A spe­cial op­por­tu­nity

Manovikas-ignou Com­mu­nity Col­lege helps spe­cial chil­dren take a step closer to main­stream ed­u­ca­tion

Hindustan Times (Delhi) - HT Education - - Front Page - Gauri Kohli

Gyan, a men­tally-chal­lenged stu­dent, com­pleted a hos­pi­tal­ity train­ing pro­gramme re­cently from Manovikas-Ignou Com­mu­nity Col­lege (MCC). Recog­nis­ing his prior in­ter­est in the kitchen, he was en­rolled with a hos­pi­tal­ity train­ing pro­gramme at MCC. Now, he has landed a job with the food chain, Haldirams. The six­month train­ing at MCC changed his life and helped him over­come lim­i­ta­tions in ar­eas such as de­ci­sion-mak­ing and func­tional writ­ing... and get a univer­sity cer­tifi­cate and a salary of R6500 per month.

MCC of­fers higher and vocational ed­u­ca­tion to chil­dren with in­tel­lec­tual and devel­op­men­tal prob­lems.

Sh­wetha Taing, who is also men­tally-chal­lenged and has be­havioural prob­lems, got great sup­port from her par­ents and MCC. Taing’s mother Vi­jaya gave up her lec­turer’s job in Gwalior soon af­ter she fin­ished playschool so as to de­vote more time to her ex­pe­ri­en­tial ed­u­ca­tion, homeschool­ing her through­out. The fam­ily later moved base to Delhi. Vi­jaya be­lieves that while par­ents may go through many mo­ments of self-doubt nur­tur­ing spe­cial kids, they must per­sist and be sup­port­ive. “It was tough dur­ing those years but I home tu­tored Sh­wetha. A for­mal ed­u­ca­tion is not the only way or guar­an­tee that the child will suc­ceed. There needs to be en­vi­ron­men­tal ed­u­ca­tion, prac­ti­cal tasks that they should be taught, life skills, aware­ness of their sur­round­ings and, most of all, con­fi­dence build­ing. Sadly, many par­ents don’t look at their child’s spe­cial needs in a pos­i­tive light,” she says.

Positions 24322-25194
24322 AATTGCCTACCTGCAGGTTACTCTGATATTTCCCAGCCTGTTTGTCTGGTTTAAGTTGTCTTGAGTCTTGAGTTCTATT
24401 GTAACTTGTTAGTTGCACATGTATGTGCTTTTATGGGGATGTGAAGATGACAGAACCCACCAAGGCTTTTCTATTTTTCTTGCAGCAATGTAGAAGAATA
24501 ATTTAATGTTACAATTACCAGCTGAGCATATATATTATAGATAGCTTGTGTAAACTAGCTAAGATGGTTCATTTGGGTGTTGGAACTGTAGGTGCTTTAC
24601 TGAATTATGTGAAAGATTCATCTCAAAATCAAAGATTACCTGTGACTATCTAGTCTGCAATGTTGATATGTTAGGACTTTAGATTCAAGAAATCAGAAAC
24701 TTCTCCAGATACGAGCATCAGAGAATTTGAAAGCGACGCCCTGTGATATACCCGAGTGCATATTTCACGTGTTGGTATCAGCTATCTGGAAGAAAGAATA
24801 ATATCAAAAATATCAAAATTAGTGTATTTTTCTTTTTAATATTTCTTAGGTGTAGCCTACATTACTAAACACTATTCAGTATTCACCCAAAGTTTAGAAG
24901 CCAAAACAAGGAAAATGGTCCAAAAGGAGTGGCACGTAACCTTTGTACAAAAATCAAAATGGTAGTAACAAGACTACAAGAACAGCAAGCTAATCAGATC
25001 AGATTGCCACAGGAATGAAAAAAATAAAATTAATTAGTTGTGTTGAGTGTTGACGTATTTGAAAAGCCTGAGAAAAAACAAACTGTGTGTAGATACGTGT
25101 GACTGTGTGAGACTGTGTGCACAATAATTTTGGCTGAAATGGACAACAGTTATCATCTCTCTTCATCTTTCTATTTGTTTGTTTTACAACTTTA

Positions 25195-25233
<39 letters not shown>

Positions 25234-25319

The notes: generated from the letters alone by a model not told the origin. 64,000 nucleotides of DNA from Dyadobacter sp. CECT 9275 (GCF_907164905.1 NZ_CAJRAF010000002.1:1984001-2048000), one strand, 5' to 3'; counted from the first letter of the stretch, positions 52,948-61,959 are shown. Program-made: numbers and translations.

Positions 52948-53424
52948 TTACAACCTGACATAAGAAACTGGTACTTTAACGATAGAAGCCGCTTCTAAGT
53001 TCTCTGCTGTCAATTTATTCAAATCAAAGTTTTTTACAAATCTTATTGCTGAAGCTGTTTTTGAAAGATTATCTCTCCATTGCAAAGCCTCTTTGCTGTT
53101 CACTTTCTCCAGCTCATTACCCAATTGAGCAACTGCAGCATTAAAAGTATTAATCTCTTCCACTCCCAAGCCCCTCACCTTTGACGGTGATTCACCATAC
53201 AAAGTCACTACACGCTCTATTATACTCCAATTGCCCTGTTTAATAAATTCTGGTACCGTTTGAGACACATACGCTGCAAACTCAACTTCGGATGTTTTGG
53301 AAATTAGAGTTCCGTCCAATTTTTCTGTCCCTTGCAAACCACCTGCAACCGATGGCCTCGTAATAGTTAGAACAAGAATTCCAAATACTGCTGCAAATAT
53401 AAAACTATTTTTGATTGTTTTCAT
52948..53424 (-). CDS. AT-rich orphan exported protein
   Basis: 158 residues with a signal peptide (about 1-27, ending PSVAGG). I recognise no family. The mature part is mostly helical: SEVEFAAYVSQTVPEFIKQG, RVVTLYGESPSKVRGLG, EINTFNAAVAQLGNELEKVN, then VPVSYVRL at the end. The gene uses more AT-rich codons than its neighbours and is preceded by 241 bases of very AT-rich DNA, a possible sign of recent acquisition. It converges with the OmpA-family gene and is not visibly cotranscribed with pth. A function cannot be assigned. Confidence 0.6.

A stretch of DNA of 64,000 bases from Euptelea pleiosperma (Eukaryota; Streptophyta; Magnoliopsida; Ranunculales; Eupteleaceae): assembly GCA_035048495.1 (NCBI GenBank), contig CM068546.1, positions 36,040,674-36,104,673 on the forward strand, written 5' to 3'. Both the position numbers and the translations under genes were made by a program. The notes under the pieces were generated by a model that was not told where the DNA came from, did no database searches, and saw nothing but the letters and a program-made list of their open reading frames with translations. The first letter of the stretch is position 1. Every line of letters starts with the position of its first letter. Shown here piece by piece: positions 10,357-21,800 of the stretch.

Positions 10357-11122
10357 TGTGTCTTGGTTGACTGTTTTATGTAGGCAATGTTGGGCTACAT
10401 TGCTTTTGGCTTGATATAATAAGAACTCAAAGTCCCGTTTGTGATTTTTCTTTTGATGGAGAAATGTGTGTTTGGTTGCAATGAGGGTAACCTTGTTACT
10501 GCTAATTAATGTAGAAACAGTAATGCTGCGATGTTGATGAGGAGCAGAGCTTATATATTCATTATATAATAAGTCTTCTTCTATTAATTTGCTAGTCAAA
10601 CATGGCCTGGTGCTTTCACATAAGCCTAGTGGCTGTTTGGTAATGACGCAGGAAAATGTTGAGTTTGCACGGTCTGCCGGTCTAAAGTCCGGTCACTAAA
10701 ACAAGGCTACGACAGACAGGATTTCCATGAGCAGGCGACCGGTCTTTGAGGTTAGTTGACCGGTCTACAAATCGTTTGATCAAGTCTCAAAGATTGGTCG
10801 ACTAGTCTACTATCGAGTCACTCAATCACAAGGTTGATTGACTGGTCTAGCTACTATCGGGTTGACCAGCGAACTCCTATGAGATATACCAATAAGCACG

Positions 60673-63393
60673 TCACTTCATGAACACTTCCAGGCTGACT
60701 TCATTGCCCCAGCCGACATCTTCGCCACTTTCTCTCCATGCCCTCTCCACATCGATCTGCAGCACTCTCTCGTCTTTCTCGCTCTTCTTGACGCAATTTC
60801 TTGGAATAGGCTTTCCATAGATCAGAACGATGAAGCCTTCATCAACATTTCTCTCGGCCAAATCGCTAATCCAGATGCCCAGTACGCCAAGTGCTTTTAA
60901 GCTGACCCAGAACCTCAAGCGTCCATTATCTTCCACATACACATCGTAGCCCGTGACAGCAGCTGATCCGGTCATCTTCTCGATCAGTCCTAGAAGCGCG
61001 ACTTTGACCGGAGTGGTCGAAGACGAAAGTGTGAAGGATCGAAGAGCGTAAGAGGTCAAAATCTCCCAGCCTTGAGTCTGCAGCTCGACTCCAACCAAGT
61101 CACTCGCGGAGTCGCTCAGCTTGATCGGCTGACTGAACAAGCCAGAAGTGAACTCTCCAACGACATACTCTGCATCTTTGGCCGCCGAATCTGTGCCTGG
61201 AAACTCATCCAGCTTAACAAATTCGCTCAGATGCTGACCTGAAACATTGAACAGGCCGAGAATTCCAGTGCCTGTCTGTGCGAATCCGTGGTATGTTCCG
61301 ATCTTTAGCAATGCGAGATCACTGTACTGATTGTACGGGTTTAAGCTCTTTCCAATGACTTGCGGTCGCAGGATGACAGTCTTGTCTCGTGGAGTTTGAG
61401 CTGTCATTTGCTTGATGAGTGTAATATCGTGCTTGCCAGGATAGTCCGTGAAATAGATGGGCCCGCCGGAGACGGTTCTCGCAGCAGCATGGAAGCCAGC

Af­ter her daugh­ter at­tended classes at MCC, she had a peer group about whom she could talk af­ter coming back home. “She had be­havioural prob­lems, but af­ter go­ing to col­lege, I have seen im­mense change is her be­hav­iour and my daugh­ter is more con­fi­dent to­day,” says Vi­jaya.

USP: MCC is a one of its kind in­sti­tu­tion in In­dia which pro­vides tran­si­tion from spe­cial school or gen­eral prior learn­ing to main­stream higher ed­u­ca­tion. Ac­cord­ing to Alok Bhuwan, founder and man­ag­ing sec­re­tary of MCC, “It is im­por­tant for peo­ple with in­tel­lec­tual dis­abil­i­ties to have a voice of their own. We help them over­come their short­com­ings so that they can be­come more con­fi­dent and in­de­pen­dent.”

Fac­ulty: The col­lege has 23 res­i­dent fac­ulty mem­bers and ex­perts for the spe­cial chil­dren.

Pro­grammes: MCC of­fers cour­ses in three broad cat­e­gories- as­so­ciate de­gree pro­grammes, diplo­mas and cer- tifi­cate cour­ses. Af­ter com­plet­ing the as­so­ciate de­gree pro­grammes, the stu­dents can en­rol di­rectly in the third year of any de­gree pro­gramme for an hon­ours course. The four cer­tifi­cate pro­grammes are ca­reer-spe­cific for the tar­get group - ba­sic busi­ness skills, re­tail as­sis­tant, hos­pi­tal­ity train­ing and of­fice at­ten­dant. The pro­grammes are also of­fered for pro­fes­sion­als work­ing with peo­ple with dis­abil­ity. In ad­di­tion to th­ese, pro­grammes in soft skills and in­for­ma­tion tech­nol­ogy have also been in­tro­duced. The IT course pro­vides skills in writ­ing, edit­ing and print­ing doc­u­ments us­ing MS-Word and Excel, us­ing the In­ter­net and email. An abil­ity en­hance­ment mul­ti­me­dia pro­gramme has also been in­tro­duced re­cently.

IT quo­tient and in­fra­struc­ture: MCC has a good and healthy en­vi­ron­ment. The col­lege pro­vides fa­cil­i­ties for speech and oc­cu­pa­tional ther­apy. It has a speech ther­apy room, a multi-sen­sory room, class­rooms and a train­ing lab­o­ra­tory.

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